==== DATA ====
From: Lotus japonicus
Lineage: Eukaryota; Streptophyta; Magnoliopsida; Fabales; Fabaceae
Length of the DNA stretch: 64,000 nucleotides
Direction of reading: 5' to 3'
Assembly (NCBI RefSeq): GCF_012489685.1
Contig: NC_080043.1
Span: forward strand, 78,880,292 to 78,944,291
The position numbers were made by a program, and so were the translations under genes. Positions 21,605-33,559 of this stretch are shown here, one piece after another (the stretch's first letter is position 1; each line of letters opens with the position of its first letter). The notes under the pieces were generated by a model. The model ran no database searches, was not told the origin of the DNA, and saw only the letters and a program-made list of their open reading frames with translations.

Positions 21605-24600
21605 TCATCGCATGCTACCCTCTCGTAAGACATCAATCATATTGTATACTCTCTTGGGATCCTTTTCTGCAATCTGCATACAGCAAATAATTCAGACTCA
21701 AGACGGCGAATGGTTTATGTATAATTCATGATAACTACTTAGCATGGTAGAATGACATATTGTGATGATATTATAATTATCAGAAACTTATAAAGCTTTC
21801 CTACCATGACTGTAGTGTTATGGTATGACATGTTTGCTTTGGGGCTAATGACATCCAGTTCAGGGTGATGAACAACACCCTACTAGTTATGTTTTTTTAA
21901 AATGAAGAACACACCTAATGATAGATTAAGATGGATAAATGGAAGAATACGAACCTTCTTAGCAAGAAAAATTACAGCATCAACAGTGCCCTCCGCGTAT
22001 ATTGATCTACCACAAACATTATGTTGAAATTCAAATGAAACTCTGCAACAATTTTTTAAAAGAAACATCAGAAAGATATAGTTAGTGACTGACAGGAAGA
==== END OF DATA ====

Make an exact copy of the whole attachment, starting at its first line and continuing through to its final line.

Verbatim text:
From: Lotus japonicus
Lineage: Eukaryota; Streptophyta; Magnoliopsida; Fabales; Fabaceae
Length of the DNA stretch: 64,000 nucleotides
Direction of reading: 5' to 3'
Assembly (NCBI RefSeq): GCF_012489685.1
Contig: NC_080043.1
Span: forward strand, 78,880,292 to 78,944,291
The position numbers were made by a program, and so were the translations under genes. Positions 21,605-33,559 of this stretch are shown here, one piece after another (the stretch's first letter is position 1; each line of letters opens with the position of its first letter). The notes under the pieces were generated by a model. The model ran no database searches, was not told the origin of the DNA, and saw only the letters and a program-made list of their open reading frames with translations.

Positions 21605-24600
21605 TCATCGCATGCTACCCTCTCGTAAGACATCAATCATATTGTATACTCTCTTGGGATCCTTTTCTGCAATCTGCATACAGCAAATAATTCAGACTCA
21701 AGACGGCGAATGGTTTATGTATAATTCATGATAACTACTTAGCATGGTAGAATGACATATTGTGATGATATTATAATTATCAGAAACTTATAAAGCTTTC
21801 CTACCATGACTGTAGTGTTATGGTATGACATGTTTGCTTTGGGGCTAATGACATCCAGTTCAGGGTGATGAACAACACCCTACTAGTTATGTTTTTTTAA
21901 AATGAAGAACACACCTAATGATAGATTAAGATGGATAAATGGAAGAATACGAACCTTCTTAGCAAGAAAAATTACAGCATCAACAGTGCCCTCCGCGTAT
22001 ATTGATCTACCACAAACATTATGTTGAAATTCAAATGAAACTCTGCAACAATTTTTTAAAAGAAACATCAGAAAGATATAGTTAGTGACTGACAGGAAGA